16.10 - Selecting the Partitioning Granularity - Teradata Database

Teradata Database Design

Product
Teradata Database
Release Number
16.10
Release Date
June 2017
Content Type
User Guide
Publication ID
B035-1094-161K
Language
English (United States)

The key guideline for determining the optimum granularity for the partitions of a partitioned table or join index is the nature of the workloads that most commonly access the object. The higher the number of partitions you define for an object, the more likely an appropriate range query against the table will perform more quickly, given that the partition granularity is such that the Optimizer can eliminate all but one partition or a few partitions.

On the other hand, it is generally best to avoid specifying too fine a partition granularity. For example if query workloads never access data at a granularity of less than one month, there is no benefit to be gained by defining partitions with a granularity of less than one month. Furthermore, unnecessarily fine partition granularity is likely to increase the maintenance load for a partitioned table, which can lead to degradation of overall system performance. In the end, even though too fine a partition granularity itself does not itself introduce performance degradations, the underlying maintenance on such a table can indirectly degrade performance.

Determining the Maximum Number of Partitions for a Partitioned Database Object

When you define a partitioned database object, the question of how many partitions to define per partitioning level must be addressed.

If the table or join index is defined with multiple partitioning levels, you should explicitly specify the number of partitions per partitioning level using the ADD option (see “CREATE TABLE” in SQL Data Definition Language). If you do not, Teradata Database reserves any excess partitions for partitioning level 1, and these partitions cannot be added to any other partitioning level once the table or join index is created.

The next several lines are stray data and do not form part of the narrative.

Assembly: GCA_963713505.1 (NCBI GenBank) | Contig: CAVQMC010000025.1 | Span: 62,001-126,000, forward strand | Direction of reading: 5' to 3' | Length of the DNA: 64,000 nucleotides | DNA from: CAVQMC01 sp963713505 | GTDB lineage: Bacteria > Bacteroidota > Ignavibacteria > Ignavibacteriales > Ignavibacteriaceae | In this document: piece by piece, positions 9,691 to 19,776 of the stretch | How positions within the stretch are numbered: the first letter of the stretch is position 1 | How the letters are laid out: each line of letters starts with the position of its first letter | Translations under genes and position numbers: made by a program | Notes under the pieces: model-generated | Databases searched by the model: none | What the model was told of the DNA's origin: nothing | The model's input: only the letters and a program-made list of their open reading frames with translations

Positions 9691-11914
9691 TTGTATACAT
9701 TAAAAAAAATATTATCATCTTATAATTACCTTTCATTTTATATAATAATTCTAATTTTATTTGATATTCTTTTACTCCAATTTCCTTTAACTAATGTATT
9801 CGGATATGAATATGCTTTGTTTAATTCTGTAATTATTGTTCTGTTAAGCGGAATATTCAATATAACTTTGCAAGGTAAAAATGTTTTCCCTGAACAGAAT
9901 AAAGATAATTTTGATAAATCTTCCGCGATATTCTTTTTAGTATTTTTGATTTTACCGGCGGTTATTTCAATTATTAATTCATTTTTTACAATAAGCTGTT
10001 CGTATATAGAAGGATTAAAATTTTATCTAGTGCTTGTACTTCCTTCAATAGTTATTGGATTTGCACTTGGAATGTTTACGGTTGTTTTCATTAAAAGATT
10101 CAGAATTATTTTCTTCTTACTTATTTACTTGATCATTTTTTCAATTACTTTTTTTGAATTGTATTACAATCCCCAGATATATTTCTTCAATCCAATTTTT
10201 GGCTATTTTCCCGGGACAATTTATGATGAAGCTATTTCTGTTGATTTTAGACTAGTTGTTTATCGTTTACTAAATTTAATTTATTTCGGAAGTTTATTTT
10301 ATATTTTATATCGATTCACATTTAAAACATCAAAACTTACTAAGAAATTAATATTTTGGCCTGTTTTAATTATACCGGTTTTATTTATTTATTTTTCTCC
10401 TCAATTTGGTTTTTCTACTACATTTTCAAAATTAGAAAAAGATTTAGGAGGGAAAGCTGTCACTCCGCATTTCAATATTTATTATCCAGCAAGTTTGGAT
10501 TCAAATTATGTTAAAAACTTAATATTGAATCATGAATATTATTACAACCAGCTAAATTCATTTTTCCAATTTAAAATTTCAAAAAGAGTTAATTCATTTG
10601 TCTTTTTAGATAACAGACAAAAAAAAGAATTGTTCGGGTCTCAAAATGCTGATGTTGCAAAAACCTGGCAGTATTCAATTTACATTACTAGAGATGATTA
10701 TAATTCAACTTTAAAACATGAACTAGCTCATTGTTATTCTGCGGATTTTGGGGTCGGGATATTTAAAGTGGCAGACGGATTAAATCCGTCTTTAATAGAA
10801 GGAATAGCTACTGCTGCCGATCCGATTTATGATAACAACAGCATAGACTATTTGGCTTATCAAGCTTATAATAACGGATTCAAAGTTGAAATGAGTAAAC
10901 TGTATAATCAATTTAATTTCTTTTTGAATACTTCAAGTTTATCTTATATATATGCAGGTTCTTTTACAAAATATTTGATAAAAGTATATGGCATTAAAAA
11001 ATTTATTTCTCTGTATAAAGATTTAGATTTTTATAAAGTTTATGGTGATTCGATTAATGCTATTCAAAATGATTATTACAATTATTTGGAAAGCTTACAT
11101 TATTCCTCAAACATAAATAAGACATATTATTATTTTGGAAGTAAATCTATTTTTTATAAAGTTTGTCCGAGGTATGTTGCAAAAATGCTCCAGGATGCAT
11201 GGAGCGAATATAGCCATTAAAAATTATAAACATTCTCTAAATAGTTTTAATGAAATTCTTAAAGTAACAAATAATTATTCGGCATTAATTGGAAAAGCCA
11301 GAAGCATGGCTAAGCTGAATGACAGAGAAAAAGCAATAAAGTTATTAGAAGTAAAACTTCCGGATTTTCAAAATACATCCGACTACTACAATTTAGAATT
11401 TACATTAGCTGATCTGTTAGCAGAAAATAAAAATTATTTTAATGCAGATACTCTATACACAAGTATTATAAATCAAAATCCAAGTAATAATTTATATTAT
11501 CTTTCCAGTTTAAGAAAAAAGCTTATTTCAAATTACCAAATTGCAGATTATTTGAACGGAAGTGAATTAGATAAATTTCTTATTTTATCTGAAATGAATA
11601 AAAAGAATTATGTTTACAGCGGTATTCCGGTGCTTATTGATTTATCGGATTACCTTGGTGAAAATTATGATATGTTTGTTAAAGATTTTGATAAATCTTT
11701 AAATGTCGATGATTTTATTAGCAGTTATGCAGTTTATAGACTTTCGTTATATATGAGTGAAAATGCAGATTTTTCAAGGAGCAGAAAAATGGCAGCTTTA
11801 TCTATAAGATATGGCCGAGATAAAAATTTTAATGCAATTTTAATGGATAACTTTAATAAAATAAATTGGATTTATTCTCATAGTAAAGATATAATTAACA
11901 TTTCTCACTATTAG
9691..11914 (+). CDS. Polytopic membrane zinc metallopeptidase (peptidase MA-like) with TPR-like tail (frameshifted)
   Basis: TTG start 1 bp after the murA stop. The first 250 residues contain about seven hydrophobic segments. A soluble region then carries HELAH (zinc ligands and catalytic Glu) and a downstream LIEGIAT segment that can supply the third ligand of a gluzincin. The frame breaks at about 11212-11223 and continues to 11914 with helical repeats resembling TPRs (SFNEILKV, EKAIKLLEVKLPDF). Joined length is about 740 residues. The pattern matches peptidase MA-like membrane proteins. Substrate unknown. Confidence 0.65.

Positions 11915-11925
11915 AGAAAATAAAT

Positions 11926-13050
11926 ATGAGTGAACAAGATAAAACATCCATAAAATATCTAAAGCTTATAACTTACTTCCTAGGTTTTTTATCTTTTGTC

The maximum number of partitions that are available for the level 1 partition from excess partitions depends on whether you have defined the object with 2-byte partitioning or with 8-byte partitioning.

  • For a column-partitioning level, if
    • You do not specify an ADD clause for the column-partitioning level
    • There is also row partitioning

      AND

    • At least one of the row-partitioning levels does not specify an ADD clause

      Then the maximum number of partitions for the column-partitioning level is the number of column partitions defined plus 10.

  • For a column-partitioning level, if
    • You do not specify an ADD clause for the column-partitioning level
    • There is also row partitioning
    • All of the row-partitioning levels specify an ADD clause

      AND

    • Using the number of column partitions defined plus 10 as the maximum number of column partitions, the partitioning would be 2-byte partitioning

    Then the maximum number of partitions for the column-partitioning level is the largest value that does not cause the partitioning to be 8-byte partitioning.

    Otherwise, the maximum number of partitions for the column-partitioning level is the largest value that does not cause the maximum combined partition number to exceed 9,223,372,035,854,775,807.

    For single-level partitioning, the maximum combined partition number is the same as the maximum partition number for the partitioning level.

  • For a column-partitioning level, the maximum partition number is 1 more than the maximum number of partitions for that level. This is so that at least 1 unused column partition number is always available for altering a column partition.
  • For each row-partitioning level without an ADD clause in level order, the maximum number of partitions for the row-partitioning level is the largest value that does not cause the partitioning to be 8-byte partitioning if using the number of row partitions defined as the maximum for this and any lower row-partitioning level without an ADD clause the partitioning would be 2-byte partitioning, is the largest value that does not cause the partitioning to be 8-byte partitioning.

    Otherwise, the maximum number of partitions for this level is the largest value that does not cause the maximum combined partition number to exceed 9,223,372,035,854,775,807.

  • The maximum number of partitions for a row-partitioning level is at least 2.

    Otherwise, Teradata Database aborts the request and returns an error to the requestor. This error occurs when only one partition is defined for a row-partitioning level with an ADD 0 or with no ADD option and the maximum is not increased to at least 2.